The UK economy grew by 0.6% over the second quarter of 2016, higher than the 0.4% of both the forecast and the previous quarter’s growth rate. Industrial production grew by 2.1%, its largest increase since 1999, while construction output shrank by 0.4%. The result of the United Kingdom’s referendum on membership in the European Union, which was announced at the very end of the quarter, will (eventually) lead to Article 50 being triggered and the countdown to the UK leaving the EU will begin.
The euro area as a whole expanded by 0.3% in the second quarter of 2016, in line with market expectations but lower than the previous quarter’s growth of 0.6%. Germany grew 0.4%, in line with market expectations, after growing 0.7% in the previous quarter. The French economy stagnated, growing at 0.0%, compared with the 0.3% forecast and the 0.7% growth in the previous quarter. The Italian economy also showed no overall growth, compared with the 0.3% growth rate of the previous quarter and market expectations of 0.2%. Elsewhere in the euro area, Spain grew by 0.7%, after 0.8% growth in each of the past three quarters, while Greece grew by 0.3% following a revised -0.1% growth figure for the first quarter of 2016.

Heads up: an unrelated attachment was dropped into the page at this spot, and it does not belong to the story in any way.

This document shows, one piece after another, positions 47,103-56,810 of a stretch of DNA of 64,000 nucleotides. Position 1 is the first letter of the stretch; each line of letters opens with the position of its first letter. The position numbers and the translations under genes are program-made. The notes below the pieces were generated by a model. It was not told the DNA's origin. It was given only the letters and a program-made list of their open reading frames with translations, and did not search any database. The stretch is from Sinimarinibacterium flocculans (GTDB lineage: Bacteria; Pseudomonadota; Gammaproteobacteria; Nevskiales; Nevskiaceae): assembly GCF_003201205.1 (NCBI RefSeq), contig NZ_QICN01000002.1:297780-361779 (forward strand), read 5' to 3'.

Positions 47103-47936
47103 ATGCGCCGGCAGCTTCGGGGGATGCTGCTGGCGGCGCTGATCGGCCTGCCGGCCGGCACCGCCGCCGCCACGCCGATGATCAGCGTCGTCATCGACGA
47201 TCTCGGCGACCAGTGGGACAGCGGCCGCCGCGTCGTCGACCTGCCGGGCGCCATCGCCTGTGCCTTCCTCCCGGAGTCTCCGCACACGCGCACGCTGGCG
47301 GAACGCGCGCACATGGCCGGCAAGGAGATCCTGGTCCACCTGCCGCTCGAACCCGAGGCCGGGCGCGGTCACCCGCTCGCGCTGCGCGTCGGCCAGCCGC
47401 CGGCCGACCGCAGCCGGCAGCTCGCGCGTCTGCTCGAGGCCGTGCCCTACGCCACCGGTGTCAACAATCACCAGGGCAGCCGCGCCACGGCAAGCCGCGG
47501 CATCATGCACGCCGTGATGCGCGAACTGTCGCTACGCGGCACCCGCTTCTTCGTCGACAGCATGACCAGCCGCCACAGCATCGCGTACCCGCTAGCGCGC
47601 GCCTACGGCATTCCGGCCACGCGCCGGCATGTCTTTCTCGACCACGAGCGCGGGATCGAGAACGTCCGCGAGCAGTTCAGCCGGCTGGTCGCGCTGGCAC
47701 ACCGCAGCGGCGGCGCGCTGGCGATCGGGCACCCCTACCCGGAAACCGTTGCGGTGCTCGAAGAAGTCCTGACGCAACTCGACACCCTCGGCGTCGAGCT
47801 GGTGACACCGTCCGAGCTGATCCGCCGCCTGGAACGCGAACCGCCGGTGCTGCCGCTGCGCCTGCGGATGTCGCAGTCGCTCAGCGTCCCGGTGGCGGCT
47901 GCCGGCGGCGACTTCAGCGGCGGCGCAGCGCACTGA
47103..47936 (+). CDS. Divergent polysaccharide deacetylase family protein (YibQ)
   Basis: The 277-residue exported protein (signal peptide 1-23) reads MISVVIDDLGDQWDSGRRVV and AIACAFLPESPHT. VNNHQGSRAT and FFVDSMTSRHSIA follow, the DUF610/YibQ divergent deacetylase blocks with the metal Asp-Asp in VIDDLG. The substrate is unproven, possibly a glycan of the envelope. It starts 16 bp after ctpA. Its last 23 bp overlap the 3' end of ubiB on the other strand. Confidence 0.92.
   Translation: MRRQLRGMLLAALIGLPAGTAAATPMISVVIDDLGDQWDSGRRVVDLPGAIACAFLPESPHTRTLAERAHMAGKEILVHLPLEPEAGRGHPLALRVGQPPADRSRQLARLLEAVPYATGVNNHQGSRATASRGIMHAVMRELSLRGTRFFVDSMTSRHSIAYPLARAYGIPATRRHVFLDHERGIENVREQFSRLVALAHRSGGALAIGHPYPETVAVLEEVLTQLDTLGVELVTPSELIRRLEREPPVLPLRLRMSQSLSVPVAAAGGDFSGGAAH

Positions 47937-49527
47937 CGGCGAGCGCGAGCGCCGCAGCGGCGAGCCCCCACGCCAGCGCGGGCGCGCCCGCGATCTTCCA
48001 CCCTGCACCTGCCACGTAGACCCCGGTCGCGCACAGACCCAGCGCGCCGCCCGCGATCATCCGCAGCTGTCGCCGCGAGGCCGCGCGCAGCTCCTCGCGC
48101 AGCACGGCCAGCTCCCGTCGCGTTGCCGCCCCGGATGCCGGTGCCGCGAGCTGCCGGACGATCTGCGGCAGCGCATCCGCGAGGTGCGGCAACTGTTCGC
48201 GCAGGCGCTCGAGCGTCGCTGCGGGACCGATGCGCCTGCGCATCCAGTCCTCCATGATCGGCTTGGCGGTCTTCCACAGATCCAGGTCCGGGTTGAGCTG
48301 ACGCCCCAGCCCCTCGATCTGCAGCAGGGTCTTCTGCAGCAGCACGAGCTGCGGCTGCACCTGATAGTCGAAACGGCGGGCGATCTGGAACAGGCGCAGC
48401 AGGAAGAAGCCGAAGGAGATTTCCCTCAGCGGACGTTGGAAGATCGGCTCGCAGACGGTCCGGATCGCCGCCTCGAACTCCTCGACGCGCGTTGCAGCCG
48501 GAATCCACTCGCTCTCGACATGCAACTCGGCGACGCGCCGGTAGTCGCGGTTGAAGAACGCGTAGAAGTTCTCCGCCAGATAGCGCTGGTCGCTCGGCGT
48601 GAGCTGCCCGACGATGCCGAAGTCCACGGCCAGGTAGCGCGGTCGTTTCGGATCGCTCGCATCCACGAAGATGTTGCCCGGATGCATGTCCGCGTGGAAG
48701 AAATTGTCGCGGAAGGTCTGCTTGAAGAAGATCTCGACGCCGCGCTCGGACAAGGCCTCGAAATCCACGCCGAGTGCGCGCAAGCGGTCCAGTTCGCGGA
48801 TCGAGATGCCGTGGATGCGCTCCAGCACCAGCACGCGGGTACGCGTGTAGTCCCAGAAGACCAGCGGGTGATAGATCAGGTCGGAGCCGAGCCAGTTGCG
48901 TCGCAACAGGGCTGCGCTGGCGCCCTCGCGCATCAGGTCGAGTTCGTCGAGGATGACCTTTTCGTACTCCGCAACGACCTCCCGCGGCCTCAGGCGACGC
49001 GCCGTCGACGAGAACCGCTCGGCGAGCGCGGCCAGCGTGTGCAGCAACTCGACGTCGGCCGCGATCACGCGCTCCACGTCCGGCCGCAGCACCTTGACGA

The U.S. economy’s second quarter annualised growth rate of 1.2% was an improvement over the first quarter growth rate of 0.8%, but below the market expectations of 2.0%. Consumer expenditure was the main growth driver while investment and government expenditure both declined. Exports grew after declining for the previous three quarters while imports shrank, leading to net exports contributing positively to GDP.
China grew by 1.8% in the second quarter of 2016, higher than both the 1.6% forecast and the previous quarterly growth rate of 1.2%. The transition of the Chinese economy from a manufacturing-based to a consumption-based economy continues.
This report contains statistics data for markets around the world.